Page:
Do you trust your chronograph


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atblis
October 26, 2009, 03:31 PM
Just wondering if you guys have any insight as to how accurate chronographs are.

Specifically, have you ever done a comparison, like line up three different chronographs, one after the other?

I am not entirely sure I trust mine. It definitely "shifts" after it has warmed up. But that's reasonable for electronics, digital scales are the same way.

I have one of these.
http://www.midwayusa.com/viewproduct/?productnumber=852429

Sometimes I wonder.

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Ed Harris
October 26, 2009, 03:42 PM
Normal industrial procedure is to fire a calibration check with reference ammunition on each setup to be sure that everything is working normally. I fire a few shots of Eley Tenex through my .22 rifle and if it is averaging 1080 +/- 15 f.p.s. sample average, as corrected for the ambient temperature, all is well.

Shoney
October 26, 2009, 03:47 PM
Some time ago, I thought my velocities were getting much higher than book data, yet showing no pressure signs at max loads. Since I didn't understand what was going on, I called the chrono factory.

The chrono company asked what elevation I was shooting at, because at higher elevations the air is less dense and higher velocities could be expected. Since I wasn't at high elevation, they told me to calibrate my chrono using high quality .22 LR, where the expected velocity is on the box (Federal 900B for example).

The quality ammo was to be fired out of a 24" bolt action or lever action .22, and should achieve the stated velocity within 50 fps or closely thereabout. The .22's usually vary less from the stated velocity than most commercial and handloaded centerfire cartridges. I was also told that the escaping gasses with unburned powder and residue particles of the cenerfire ammo crossing the chrono can give false high readings.

I run 10 shot strings of high quality 22 ammo across my chrono about twice a season, and that reasures me I am in a very good ball park!:)

ole farmerbuck
October 26, 2009, 03:49 PM
I have a Shooting Chrony Alpha Master Chronograph and my neighbor has about the same thing. We lined them up and got different readings. I dont remember what the numbers were though.

snuffy
October 26, 2009, 03:54 PM
Yes I do! Mines a Pact standard chrono, I've had it for 12 years. If I ever wonder if it's accurate, I run a few rem. standard velocity 22 rimfire rounds over it. IIRC those should be right at 1250 FPS., they usually are right on.

helg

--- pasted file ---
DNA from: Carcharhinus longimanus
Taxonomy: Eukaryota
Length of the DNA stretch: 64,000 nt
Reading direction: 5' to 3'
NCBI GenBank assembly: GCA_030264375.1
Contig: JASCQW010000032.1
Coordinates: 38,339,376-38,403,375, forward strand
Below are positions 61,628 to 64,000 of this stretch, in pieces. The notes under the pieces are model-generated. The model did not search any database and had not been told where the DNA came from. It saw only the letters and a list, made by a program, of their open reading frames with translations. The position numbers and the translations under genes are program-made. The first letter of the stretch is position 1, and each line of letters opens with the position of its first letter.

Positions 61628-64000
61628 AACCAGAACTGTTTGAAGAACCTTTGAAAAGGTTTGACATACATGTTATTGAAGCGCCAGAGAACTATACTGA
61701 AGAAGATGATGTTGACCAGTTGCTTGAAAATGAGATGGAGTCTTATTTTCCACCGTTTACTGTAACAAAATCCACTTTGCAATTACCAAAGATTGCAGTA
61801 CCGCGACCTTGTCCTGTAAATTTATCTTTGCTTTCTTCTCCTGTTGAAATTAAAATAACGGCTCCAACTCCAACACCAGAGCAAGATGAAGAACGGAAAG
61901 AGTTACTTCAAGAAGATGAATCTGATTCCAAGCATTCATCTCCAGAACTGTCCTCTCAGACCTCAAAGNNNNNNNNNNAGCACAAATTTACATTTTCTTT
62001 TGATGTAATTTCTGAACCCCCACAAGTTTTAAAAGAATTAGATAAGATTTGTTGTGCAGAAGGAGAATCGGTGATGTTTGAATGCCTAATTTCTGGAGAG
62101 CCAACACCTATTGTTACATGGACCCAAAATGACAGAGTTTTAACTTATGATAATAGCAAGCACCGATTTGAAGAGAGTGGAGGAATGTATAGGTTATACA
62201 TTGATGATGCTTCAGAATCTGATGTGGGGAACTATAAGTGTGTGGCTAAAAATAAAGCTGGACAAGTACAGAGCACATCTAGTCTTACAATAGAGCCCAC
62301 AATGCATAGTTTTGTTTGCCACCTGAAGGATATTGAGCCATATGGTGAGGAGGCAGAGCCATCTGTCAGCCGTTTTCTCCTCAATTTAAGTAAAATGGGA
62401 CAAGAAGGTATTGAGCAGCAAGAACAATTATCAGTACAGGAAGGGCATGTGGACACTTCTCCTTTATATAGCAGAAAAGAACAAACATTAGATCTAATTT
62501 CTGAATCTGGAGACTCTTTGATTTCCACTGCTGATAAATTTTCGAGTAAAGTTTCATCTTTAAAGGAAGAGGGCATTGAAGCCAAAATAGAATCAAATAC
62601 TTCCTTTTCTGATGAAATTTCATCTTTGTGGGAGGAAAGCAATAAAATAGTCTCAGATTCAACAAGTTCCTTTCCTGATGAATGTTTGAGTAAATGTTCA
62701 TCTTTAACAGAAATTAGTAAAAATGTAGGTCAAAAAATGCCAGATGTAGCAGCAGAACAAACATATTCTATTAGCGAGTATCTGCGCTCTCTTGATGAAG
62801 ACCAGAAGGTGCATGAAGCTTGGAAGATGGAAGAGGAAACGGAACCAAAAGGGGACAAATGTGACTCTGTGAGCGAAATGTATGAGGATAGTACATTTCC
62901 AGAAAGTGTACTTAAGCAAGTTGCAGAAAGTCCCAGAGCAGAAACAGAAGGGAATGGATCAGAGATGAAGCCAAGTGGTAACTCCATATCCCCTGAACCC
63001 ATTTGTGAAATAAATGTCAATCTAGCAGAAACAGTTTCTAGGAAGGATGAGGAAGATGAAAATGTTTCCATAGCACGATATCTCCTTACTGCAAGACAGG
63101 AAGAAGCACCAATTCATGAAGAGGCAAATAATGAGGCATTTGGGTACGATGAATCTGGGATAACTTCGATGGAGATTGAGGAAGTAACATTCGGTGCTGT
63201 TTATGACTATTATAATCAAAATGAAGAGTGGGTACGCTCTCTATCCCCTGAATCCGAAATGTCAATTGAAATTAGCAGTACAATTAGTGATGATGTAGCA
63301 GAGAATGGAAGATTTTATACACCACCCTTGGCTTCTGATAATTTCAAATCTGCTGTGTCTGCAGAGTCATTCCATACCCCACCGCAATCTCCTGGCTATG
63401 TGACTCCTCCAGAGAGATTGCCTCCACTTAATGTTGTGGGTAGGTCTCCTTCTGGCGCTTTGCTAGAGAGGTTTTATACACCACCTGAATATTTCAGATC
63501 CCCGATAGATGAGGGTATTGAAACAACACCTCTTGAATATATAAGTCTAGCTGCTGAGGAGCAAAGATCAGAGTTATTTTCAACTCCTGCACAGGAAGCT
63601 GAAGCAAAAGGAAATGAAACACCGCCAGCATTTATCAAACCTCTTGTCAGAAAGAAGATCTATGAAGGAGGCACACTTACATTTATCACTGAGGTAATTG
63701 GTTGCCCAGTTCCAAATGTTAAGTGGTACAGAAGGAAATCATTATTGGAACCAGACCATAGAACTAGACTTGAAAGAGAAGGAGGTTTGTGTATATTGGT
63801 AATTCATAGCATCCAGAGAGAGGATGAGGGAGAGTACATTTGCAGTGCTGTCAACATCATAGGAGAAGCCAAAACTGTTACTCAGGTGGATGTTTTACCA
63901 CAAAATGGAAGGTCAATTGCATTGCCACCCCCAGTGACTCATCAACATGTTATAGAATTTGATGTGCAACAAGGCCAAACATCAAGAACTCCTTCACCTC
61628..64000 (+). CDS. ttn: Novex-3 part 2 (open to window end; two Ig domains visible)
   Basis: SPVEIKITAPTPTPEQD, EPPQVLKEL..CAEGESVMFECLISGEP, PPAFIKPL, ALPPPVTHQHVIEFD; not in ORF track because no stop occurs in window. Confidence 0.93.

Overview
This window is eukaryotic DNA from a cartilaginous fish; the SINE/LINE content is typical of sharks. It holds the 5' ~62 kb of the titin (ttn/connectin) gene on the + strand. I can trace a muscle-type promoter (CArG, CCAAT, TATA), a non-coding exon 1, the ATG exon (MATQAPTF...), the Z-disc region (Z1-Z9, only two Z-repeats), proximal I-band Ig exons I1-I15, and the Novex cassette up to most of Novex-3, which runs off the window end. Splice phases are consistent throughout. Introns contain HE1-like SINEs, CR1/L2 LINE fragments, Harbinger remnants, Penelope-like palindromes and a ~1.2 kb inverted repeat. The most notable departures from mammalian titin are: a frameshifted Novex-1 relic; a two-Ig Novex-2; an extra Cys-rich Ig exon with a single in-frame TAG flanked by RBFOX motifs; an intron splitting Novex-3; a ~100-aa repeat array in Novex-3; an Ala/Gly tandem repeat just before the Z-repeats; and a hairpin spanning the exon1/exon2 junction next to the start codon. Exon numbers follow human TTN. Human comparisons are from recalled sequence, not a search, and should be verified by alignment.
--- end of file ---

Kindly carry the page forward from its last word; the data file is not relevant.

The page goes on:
October 26, 2009, 04:07 PM
I prefer not to rely on anything, even on forum advices, if I have not verified the claim myself.

My digital scale is accurate, and shows the same weight right after opening, and after a while, when it, like you said, "warms up". I have tested and verified this. I do understand how digital scale works. This helps me to get confidence in the scale.

Same with chrony. Before relying on its data, I used to conduct tests on it. Airsoft rifle with a simple homemade ballistic pendulum. Shooting at close distances, shooting aside of the sensors, or not straight over the sensors. Time stability of the device. A lot of things to play with. It adds some fun to the boring process of just punching targets.

Chrony relies on time measurement. Accuracy of the time measurement is far superior to the 4 digits that chrony gives you. Your watch does not drift when you wear it on your warm wrist or keep in a cold place. Non-straight shot is the first factor of discrepancy, straight cosine calculation gives a perfect estimate for that. Device vibration also can be estimated, but not that straight.

Muzzle flash, or sky, which is not clear, causes the device not to catch bullet at all, or to give unrealistic data. Different loads and guns distinct in the flashes, this may require some time to get confidence.

Try to make feel of your chrony, test it, and you can rely on it.

Asherdan
October 26, 2009, 04:08 PM
Specifically, have you ever done a comparison, like line up three different chronographs, one after the other?

Yes, kinda. Was out at the club one day and some other members had their chrony's out. I had my .22 bolt rifle and talked them into letting me put a couple of reference shots over each one, mine included. All shots came out within 30 fps or so of each other across the 2 shooting chronys and the one guy's Pact. I keep the (now <) 100 count box of ammo separate in the range box and fire a check shot or two before a chrony session, same as I was doing before and as the other posters have recommended. Having checked mine against a couple other chronographs does quiet the mind on the matter, though.

Steve C
October 26, 2009, 04:43 PM
I shoot some factory ammo, usually .22lr over mine to check readings and its always been at expected velocities. There are some things that can throw the readings off like any light flashes, powder passing over the chrono but in general the velocity reading appear accurate with few surprises.

The Bushmaster
October 26, 2009, 04:54 PM
Yes...I sure do trust my 20+ year old Pact 1 chronograph. It has never varied more then 30 to 50 fps (1160 to 1190 from a 20" barrel) when tested with CCI Mini-Mags.

~z